As part of the climbing wall build for MetalMark in Fresno, Touchstone wanted to create our first adjustable crack. To do this, Touchstone needed a solution for the movement of a set of interior wall pieces within a larger cutout of the walls. We observed the idea at Planet Granite in San Francisco, and whether they came up with it or not, it is very clever. As they were protective of their system, we endeavored to invent one on our own.
To do that, we turned to 18 year old Daniel Melvin. His first prototype involved a solid steel bar with a sleeve fit to a few thousands of an inch. The bar is welded to the sides – or the main wall. The sleeve is attached to both the interior wall section, and an acme threaded rod via a long nut. Turning the screw (rod) moves the wall section. The implementation is such that one of these units is placed at the top of a wall section behind the wall. This necessitated a method of linking the top of one section with the bottom of another, achieved initially with a set of bolts threaded between sections.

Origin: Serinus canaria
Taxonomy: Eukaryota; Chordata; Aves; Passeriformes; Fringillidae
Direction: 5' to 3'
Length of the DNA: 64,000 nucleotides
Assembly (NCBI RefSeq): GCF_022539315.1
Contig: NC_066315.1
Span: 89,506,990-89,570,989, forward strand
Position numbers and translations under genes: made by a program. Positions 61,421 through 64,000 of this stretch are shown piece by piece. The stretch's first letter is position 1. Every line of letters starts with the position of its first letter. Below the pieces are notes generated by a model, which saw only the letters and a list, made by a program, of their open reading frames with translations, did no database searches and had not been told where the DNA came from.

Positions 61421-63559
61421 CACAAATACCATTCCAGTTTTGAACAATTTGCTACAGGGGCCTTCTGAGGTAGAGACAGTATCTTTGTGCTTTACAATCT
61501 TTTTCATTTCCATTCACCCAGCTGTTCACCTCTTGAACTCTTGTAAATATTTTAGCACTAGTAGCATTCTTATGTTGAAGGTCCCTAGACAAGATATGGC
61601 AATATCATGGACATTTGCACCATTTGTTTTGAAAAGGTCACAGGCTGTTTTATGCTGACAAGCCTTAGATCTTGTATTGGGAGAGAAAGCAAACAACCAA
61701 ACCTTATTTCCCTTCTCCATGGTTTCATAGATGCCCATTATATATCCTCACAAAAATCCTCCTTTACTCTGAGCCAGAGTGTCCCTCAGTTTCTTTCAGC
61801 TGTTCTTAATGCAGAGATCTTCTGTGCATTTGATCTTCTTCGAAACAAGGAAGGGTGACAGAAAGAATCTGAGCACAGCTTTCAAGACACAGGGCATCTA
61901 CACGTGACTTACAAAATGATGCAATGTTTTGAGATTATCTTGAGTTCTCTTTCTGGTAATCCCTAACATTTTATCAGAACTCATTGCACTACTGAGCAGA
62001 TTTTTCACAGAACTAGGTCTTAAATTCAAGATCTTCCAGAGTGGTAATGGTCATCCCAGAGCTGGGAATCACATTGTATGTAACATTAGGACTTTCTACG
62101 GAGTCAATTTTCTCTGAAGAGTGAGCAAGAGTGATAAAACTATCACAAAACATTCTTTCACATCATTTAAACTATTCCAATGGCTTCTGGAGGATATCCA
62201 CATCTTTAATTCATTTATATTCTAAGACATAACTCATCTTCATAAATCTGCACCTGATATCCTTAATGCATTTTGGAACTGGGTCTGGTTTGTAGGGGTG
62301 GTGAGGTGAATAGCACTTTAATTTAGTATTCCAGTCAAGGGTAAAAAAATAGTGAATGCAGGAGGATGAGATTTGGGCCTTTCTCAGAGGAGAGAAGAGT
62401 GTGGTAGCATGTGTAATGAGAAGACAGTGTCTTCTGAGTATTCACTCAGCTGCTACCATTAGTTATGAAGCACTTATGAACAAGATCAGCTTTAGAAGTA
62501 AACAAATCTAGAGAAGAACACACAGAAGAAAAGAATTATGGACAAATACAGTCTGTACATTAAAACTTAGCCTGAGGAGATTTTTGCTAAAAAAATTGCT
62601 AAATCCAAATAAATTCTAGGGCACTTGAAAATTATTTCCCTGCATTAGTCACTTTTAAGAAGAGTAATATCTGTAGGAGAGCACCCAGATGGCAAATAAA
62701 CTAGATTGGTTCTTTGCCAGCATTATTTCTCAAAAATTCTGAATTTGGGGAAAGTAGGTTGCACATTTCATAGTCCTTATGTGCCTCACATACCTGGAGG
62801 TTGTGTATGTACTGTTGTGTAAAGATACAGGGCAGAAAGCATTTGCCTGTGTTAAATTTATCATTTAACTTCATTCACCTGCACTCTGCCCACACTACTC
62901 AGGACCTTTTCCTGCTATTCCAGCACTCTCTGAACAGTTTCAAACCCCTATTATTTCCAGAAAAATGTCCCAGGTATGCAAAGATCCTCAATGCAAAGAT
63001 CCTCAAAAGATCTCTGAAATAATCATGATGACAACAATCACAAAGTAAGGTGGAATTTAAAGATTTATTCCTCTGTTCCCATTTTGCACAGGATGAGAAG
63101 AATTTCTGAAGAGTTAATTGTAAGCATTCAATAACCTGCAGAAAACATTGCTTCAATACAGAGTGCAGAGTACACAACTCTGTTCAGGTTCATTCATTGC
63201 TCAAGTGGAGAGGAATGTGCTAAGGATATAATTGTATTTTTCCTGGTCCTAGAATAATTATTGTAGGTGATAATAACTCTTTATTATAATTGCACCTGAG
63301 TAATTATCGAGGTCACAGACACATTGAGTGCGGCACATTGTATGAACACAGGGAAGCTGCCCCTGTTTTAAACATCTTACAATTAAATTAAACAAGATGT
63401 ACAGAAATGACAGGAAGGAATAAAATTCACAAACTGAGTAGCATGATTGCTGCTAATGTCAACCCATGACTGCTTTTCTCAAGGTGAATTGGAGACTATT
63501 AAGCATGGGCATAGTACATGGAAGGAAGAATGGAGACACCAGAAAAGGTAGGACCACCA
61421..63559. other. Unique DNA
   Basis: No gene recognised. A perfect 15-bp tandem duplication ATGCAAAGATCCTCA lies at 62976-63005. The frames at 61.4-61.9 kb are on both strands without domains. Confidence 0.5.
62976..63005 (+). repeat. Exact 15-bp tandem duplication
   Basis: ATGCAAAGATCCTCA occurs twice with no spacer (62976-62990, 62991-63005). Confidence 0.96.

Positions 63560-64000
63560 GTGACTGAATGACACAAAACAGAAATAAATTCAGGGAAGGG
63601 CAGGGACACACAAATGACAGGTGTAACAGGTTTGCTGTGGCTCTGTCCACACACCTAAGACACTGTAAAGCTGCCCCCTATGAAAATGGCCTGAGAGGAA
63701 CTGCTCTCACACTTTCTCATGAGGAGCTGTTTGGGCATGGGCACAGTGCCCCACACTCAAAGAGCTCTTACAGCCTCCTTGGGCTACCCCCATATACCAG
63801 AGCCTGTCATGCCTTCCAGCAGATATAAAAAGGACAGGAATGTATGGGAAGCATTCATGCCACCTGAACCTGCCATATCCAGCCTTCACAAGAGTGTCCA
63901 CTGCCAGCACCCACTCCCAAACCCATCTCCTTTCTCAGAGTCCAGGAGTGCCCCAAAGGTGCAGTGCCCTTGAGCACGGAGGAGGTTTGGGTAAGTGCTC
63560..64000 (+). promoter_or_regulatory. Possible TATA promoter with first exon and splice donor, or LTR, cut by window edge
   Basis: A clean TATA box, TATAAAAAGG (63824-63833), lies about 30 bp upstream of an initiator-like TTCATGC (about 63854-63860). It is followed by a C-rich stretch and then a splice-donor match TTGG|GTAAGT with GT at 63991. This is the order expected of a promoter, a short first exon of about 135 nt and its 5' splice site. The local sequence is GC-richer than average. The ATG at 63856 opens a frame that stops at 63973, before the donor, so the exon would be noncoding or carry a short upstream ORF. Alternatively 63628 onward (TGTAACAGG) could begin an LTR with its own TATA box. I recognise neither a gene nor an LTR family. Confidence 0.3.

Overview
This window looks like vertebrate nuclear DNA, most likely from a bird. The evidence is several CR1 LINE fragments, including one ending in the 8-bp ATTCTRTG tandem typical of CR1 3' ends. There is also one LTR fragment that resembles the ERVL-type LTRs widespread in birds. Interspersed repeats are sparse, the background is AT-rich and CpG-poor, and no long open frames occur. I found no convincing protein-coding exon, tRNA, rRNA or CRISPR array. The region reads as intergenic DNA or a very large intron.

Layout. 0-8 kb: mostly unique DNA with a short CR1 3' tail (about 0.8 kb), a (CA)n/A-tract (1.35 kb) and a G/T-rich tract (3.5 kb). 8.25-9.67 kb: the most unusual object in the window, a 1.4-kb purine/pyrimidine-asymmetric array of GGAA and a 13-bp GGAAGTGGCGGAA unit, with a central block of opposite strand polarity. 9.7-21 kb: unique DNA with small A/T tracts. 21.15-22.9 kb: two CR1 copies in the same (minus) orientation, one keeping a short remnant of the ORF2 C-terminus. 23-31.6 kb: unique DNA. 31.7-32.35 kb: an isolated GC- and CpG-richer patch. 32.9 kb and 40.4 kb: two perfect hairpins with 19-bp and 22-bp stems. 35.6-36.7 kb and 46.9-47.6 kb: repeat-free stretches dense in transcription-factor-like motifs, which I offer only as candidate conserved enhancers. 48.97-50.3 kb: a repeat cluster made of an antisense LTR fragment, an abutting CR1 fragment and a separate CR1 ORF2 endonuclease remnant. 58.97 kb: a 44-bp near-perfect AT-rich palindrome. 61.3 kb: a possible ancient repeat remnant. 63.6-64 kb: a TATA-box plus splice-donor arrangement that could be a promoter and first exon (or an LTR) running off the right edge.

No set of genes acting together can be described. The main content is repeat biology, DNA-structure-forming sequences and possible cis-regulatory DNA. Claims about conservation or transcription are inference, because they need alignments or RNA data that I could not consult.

The first prototype works fairly well, but has a very slight tendency to catch as the weight of the wall torques the bar. Prototype two, which is currently in place uses two bars, an acme threaded rod, and a long nut affixed to the wall section and the sleeve. The first prototype also included a 90 degree angle drive to allow movement of the crack to be performed from the front of the wall through a normal t-nut hole, although our current thinking is that this might be just a bit too convenient in practice.
See the photo below to get a better idea. We’re pretty confident we can improve this design for our next adjustable crack, but maybe someone else can do even better in the mean time. In general it works exceedingly well, although our cracks are slightly too big, making for two fist cracks when evenly placed, where every trad climber knows that it should be two hand cracks in that configuration.